1. FIELD OF THE INVENTION
The invention relates to pharmaceutical preparations which contain an effective amount of cyclosporin A in combination with emulsifying vitamin E derivatives and a further emulsifier.
2. PRIOR ART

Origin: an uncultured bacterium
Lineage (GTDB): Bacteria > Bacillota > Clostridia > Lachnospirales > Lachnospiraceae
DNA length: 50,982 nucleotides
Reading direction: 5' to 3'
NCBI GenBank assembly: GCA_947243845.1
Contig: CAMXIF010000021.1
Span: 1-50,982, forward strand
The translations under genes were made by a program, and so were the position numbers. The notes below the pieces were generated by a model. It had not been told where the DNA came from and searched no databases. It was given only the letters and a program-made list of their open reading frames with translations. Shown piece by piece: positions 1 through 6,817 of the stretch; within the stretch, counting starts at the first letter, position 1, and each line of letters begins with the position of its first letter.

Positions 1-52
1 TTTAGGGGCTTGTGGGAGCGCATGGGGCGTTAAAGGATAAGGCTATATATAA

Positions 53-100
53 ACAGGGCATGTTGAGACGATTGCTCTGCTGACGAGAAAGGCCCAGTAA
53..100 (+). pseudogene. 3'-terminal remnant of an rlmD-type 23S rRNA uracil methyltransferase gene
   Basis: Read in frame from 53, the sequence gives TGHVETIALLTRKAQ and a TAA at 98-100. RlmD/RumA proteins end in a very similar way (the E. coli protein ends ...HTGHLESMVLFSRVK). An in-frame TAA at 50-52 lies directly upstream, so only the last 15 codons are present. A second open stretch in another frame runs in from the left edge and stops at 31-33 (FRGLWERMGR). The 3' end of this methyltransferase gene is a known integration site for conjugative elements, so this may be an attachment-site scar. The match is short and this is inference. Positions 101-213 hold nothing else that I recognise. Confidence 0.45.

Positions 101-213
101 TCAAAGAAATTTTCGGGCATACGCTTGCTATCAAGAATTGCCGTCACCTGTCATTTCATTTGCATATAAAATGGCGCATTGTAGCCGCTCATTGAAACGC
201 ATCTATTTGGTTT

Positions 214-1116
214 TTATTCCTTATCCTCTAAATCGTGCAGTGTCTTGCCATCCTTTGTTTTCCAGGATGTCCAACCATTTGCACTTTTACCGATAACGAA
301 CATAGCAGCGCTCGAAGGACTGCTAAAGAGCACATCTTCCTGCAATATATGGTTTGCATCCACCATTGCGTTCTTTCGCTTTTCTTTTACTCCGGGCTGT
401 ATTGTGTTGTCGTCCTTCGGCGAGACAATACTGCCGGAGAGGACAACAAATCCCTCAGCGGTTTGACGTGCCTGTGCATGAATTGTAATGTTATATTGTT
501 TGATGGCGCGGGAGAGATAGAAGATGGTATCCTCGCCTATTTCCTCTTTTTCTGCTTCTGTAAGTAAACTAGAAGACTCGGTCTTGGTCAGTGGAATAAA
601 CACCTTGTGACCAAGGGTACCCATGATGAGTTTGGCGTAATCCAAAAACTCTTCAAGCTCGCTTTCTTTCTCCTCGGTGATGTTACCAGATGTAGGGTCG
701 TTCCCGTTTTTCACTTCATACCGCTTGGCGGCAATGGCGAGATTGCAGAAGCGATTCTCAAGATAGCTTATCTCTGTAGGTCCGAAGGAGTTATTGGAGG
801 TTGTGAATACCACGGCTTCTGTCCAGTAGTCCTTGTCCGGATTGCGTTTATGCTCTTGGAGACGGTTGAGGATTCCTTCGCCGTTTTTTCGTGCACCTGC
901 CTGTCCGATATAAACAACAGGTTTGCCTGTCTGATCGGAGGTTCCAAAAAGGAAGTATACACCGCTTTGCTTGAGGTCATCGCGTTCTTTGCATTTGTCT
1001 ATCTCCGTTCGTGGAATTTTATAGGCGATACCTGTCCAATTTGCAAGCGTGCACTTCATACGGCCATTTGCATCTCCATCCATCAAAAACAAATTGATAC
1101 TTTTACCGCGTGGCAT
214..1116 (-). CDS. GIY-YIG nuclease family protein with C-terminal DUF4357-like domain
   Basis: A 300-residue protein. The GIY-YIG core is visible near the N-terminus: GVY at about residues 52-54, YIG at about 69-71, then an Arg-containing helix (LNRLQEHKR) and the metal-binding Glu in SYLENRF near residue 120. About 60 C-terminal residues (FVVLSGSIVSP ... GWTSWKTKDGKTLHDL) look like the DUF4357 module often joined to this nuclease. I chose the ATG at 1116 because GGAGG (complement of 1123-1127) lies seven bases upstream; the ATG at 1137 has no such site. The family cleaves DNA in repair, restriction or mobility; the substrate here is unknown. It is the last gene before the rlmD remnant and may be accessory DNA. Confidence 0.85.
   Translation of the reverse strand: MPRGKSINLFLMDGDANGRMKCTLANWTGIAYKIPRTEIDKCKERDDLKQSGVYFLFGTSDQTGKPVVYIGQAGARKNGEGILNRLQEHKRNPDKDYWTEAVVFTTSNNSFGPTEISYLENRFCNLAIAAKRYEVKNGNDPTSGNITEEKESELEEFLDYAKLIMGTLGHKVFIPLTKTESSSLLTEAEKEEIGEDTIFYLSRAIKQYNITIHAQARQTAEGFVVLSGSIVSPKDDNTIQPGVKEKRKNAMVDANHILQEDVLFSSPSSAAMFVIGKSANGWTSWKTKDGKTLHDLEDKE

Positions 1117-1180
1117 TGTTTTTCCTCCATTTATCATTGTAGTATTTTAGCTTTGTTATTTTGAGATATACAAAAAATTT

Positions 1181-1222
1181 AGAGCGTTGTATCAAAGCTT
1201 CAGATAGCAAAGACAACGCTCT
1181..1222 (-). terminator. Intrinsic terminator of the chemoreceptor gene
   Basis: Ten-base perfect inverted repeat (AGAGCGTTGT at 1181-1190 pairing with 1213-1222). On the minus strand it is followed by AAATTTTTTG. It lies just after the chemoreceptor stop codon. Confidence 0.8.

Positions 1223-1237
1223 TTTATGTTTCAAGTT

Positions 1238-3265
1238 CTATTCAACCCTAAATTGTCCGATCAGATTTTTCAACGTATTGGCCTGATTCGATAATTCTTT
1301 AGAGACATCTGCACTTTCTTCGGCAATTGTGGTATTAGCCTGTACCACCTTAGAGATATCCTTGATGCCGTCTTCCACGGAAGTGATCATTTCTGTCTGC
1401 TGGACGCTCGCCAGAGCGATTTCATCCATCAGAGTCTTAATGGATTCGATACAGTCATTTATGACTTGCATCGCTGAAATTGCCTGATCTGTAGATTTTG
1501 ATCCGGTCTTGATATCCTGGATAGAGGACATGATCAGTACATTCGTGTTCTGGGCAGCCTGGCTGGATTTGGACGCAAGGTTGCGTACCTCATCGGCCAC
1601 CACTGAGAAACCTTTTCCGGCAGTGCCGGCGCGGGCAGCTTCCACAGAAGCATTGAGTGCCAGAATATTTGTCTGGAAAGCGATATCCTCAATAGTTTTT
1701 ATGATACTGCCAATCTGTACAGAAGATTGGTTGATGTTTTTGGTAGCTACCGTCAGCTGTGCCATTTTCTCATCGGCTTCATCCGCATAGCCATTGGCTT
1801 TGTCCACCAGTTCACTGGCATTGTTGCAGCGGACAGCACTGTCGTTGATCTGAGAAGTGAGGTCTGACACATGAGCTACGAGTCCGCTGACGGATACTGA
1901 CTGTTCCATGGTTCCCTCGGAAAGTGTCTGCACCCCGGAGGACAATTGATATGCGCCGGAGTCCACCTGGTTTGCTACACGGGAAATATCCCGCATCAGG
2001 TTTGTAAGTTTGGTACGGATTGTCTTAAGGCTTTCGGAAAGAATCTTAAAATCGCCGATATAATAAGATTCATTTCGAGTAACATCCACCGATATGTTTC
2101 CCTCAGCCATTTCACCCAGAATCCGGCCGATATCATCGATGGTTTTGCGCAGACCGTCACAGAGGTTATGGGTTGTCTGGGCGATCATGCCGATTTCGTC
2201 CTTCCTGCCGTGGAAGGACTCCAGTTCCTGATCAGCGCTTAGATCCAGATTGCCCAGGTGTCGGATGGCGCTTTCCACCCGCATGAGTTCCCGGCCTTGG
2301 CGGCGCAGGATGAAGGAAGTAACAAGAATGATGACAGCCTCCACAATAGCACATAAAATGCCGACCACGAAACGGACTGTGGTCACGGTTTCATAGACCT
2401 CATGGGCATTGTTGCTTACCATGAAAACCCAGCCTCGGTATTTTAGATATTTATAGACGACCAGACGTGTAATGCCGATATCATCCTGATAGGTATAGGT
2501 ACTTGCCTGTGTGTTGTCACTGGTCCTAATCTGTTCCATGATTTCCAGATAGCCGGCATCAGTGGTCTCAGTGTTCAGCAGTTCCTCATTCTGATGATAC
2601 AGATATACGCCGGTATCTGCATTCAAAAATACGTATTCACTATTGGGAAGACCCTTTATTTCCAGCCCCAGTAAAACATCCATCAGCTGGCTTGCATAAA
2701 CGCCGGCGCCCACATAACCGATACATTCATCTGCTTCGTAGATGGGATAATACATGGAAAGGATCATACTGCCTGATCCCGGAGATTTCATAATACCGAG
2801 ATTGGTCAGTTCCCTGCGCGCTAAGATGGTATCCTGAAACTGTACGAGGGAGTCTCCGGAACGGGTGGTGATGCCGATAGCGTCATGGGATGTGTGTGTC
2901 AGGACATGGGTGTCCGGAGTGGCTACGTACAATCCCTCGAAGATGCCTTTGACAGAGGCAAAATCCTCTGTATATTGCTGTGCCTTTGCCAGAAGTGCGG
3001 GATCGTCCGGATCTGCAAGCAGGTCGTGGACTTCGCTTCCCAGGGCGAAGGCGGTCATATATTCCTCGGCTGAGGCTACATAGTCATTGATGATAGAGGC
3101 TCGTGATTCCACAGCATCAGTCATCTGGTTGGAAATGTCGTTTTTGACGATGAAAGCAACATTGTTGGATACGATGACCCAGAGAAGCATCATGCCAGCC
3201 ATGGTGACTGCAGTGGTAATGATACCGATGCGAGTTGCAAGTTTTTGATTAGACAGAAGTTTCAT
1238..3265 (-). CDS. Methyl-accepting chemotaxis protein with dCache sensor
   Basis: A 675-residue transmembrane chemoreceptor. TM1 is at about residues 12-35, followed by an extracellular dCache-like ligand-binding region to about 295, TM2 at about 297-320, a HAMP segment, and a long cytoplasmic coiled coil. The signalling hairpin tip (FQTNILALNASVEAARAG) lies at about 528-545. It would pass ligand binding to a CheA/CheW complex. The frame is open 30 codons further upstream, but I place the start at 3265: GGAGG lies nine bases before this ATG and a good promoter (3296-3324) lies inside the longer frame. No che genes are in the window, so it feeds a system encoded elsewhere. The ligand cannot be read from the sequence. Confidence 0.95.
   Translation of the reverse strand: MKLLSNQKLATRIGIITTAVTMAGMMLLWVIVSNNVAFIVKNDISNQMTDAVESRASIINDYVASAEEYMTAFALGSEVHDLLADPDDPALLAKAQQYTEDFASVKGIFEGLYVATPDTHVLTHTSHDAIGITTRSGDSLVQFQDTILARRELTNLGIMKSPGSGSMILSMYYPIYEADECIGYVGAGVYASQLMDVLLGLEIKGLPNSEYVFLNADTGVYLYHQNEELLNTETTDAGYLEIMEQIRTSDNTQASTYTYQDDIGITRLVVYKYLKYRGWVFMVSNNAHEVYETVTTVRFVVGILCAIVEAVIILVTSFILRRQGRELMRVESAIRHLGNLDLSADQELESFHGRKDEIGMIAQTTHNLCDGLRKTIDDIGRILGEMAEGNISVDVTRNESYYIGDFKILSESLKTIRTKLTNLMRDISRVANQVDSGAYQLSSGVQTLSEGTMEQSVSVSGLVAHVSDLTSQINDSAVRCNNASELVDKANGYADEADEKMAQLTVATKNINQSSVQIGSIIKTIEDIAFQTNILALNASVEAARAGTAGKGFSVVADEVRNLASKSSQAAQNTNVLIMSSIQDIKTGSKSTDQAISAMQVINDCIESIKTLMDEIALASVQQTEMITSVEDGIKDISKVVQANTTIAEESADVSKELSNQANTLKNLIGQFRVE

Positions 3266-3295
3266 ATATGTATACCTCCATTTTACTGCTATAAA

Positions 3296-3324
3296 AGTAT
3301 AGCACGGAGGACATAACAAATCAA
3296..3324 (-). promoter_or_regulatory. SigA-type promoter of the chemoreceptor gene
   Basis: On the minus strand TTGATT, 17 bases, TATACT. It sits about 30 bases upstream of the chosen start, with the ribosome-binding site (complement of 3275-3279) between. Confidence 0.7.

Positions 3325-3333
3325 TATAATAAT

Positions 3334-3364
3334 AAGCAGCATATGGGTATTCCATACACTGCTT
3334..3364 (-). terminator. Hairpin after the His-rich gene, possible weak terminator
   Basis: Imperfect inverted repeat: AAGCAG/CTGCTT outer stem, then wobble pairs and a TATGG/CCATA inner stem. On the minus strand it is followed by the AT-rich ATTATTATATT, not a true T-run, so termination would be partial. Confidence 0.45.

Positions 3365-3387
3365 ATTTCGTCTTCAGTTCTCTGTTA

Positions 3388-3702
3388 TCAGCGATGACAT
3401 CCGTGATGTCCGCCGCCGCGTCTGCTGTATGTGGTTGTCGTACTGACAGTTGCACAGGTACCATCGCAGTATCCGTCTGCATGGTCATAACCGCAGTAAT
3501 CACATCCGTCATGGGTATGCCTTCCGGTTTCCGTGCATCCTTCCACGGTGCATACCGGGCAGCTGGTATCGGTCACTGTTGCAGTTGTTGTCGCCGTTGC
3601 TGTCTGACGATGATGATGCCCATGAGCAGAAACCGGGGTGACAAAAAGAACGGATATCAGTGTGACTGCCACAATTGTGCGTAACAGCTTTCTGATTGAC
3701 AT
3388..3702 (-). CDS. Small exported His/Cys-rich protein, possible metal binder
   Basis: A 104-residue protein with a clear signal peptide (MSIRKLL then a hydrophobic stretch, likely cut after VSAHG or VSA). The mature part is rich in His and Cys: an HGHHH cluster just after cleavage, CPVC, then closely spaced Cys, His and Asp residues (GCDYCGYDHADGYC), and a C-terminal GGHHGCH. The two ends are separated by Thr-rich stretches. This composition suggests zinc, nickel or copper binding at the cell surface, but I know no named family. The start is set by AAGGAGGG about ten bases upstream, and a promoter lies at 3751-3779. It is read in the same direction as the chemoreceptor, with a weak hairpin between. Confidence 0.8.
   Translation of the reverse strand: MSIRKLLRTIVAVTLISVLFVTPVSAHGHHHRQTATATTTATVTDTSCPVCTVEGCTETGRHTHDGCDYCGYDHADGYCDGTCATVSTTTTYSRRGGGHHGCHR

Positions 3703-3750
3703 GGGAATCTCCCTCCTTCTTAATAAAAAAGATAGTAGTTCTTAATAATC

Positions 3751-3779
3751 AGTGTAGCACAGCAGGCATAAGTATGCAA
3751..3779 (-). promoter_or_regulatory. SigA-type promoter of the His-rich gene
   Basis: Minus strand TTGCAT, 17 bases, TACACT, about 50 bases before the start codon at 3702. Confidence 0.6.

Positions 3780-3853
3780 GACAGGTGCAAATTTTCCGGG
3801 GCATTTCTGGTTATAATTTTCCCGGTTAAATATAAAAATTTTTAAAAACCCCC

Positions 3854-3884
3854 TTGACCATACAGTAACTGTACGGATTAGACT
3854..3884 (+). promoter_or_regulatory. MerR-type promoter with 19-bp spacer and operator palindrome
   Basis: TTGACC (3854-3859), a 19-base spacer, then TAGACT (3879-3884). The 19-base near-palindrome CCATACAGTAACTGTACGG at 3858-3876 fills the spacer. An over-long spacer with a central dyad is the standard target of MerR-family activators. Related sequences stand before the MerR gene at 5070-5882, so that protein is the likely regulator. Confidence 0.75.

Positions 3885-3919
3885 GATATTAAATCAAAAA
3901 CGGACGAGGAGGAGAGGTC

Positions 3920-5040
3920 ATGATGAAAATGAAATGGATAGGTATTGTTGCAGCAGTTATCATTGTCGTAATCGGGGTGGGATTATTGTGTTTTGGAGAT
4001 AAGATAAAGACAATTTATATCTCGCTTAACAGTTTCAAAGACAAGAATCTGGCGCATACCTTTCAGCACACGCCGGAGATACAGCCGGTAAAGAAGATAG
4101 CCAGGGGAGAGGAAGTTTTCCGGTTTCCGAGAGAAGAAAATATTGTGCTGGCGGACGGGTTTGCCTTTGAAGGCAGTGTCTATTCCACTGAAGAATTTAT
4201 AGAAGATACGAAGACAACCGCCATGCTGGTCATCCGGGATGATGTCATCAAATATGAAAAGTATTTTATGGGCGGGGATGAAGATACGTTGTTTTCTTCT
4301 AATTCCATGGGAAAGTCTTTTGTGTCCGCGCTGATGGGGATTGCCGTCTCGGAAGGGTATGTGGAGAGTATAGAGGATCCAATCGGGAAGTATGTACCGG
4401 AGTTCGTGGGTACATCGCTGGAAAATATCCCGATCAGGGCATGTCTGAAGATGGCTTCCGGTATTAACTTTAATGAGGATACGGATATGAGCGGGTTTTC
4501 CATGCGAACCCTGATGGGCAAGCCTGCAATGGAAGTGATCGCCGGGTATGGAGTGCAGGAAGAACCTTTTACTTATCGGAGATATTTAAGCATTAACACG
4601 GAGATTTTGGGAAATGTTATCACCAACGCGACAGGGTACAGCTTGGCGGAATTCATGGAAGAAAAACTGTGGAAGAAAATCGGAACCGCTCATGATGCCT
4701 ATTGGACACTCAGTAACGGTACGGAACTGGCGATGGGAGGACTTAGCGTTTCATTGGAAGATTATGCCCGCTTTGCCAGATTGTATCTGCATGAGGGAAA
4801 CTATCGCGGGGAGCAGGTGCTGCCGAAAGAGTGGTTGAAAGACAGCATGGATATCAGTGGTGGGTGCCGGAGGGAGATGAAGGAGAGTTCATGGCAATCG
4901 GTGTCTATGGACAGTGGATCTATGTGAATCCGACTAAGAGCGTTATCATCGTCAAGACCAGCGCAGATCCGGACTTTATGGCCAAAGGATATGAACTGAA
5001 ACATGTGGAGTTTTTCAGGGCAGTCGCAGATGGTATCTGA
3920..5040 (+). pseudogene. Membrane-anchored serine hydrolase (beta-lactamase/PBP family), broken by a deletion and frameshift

Cyclosporin A is a cyclic, water-insoluble, non-polar undecapeptide. The compound is a highly effective immunosuppressant, obtained from fungal cultures (Cane et al., Transplant TROC. 13, 349-358 (1981); Ferguson et al., Surgery 92, 175-182 (1982)). The medicament is employed to prevent the rejection of transplanted allogenic organs (Bennett & Norman, Arzn. Rev. Med. 37, 215-224 (1986); Van Basen, Surg. Clin. North Am. 66, 435-449 (1986)). Its immunosuppressive effect is based on a selective inhibition of cell function, which allows a survival of, for example, heart transplants without myelocyte suppression (Myers et al., New England Journal of Medicine 311, 699 (1984)). Additionally to use in transplantations, more recent clinical trials have shown that cyclosporin A is effective in the treatment of a large number of autoimmune disorders. For example, clinical trials were carried out on the treatment of polymyositis, systemic lupus erythematosus, rheumatoid arthritis or even of juvenile insulin-dependent diabetes (see the corresponding chapter in: Cyclosporine in Autoimmune Diseases, Editor Schindler, Springer Verlag, Berlin 19995 [sic]).